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Starting out on stage or jamming with others
Harmonica players have a bad reputation among other musicians, and sadly it's well deserved. Here are some tips that may help earn you some respect.
- Timing! Practice every day, you don't need your harp to do it.
- Make sure you play in the right key. If you play diatonic learn about positions.
- Don't play until it's clear it's your turn unless encouraged to do otherwise, and when in doubt take the harp out of your mouth.
- When it is your turn play for one or maybe two choruses, keep making eye contact with the leader so you know when your turn is over. When in doubt fall back on simple rhythmic chugging and/or Blues cliché licks/riffs. If and only if you're encouraged to keep going do you play anymore.
- Learn to play bends as notes, go straight to the bend,
don't slide into it. Sliding into bends is okay so long as
it's your choice. Practising with a chromatic tuner helps.
- And for pity's sake N E V E R play your harmonica among the audience uninvited. It's rude, inconsiderate and unwelcome to performers and audience alike.
- Check out the rest of this site.
The front page is intended for new harp players wanting to find good
informative harmonica websites.
Including instructions on joining Harp-L and HarpTalk email communities.
When starting out these groups have a lot of very supportive people who can
help you understand and progress on the instrument.
- Rick Epping's advice for beginners note quality
Dealing with those tricky notes in the first few holes.
- Jerry Portnoy's Blues Harmonica Masterclass
This is the first harmonica course that made all the difference for me.
Being able to hear what the harmonica is supposed to sound like, plus having everything in audio made everything much easier than trying to
read about it in a book.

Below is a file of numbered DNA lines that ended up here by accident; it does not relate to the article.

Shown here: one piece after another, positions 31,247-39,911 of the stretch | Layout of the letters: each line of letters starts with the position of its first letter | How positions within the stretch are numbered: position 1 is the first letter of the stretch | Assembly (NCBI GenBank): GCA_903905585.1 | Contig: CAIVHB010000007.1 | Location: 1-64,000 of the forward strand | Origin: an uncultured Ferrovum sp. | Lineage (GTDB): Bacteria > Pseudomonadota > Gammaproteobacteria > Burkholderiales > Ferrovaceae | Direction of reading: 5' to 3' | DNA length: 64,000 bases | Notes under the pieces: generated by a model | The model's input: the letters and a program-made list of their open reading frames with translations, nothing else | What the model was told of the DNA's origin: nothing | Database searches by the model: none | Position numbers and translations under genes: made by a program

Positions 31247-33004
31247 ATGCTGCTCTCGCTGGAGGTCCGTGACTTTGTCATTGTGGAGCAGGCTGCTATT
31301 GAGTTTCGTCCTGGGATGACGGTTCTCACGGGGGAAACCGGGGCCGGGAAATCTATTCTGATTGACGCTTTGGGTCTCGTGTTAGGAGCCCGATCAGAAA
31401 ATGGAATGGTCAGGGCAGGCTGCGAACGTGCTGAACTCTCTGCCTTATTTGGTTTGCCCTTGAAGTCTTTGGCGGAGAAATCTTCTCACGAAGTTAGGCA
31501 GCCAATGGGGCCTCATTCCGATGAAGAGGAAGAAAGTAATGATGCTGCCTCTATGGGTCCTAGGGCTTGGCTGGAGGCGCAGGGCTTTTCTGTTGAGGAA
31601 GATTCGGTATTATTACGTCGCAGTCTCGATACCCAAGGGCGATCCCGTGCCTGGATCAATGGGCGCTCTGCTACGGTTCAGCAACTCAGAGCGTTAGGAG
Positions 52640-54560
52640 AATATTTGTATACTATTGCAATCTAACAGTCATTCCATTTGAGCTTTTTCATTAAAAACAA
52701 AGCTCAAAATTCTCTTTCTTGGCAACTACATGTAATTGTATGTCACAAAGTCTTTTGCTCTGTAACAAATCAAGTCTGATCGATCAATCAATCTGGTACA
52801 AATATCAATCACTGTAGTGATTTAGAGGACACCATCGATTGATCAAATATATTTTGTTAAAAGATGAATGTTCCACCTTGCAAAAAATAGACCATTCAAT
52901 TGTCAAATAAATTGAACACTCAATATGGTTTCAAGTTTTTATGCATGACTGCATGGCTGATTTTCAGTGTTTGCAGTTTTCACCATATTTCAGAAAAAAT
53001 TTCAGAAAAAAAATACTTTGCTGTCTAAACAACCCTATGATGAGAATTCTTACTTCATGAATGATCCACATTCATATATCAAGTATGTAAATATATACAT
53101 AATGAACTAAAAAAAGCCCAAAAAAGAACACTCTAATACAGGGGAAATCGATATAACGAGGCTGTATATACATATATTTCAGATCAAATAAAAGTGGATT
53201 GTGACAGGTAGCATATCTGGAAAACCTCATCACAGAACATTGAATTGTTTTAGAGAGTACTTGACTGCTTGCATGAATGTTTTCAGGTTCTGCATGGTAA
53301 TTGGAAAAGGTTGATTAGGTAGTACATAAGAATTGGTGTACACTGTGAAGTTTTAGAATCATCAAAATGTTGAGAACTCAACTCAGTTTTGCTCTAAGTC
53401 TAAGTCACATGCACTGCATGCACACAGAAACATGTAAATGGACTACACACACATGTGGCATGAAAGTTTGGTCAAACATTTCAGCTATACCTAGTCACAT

Available at Coast to Coast Music.
Chromatic Harmonica Reference
Includes pages on holding harmonica; playing harmonica; techniques;
and exercises. Almost all of this is applicable to diatonic harmonica too
- Some Blues harmonica players of note:
Little Walter, Big Walter Horton, Sonny Boy Williamson,
Sonny Boy Williamson II, Junior Wells, Carey Bell, James Cotton, Billy Branch. Muddy Waters had a lot of good players cut their teeth and start their careers with his band, so well worth listening to.
These are the harmonica players to listen to first. It's their life work that shaped the language of Blues harmonica. Later players base their playing on what they achieved, so you're best to start at the source.
Some respected players that have come since the original players: William Clarke, Mark Hummel, Paul Butterfield, Kim Wilson, Sugar Ray Norcia, Charlie Musselwhite.
Useful practice software tools
Simple beat box program for generating a bar or bars of rhythm with up to six percussion instruments at most tempos. Freeware.
Audacity is free, open source software for recording and editing sounds.
Superb for setting your computer up for recording yourself. Freeware.
- Amazing Slow Downer
Can slow down, speed up and retune any music track on CD or PC file.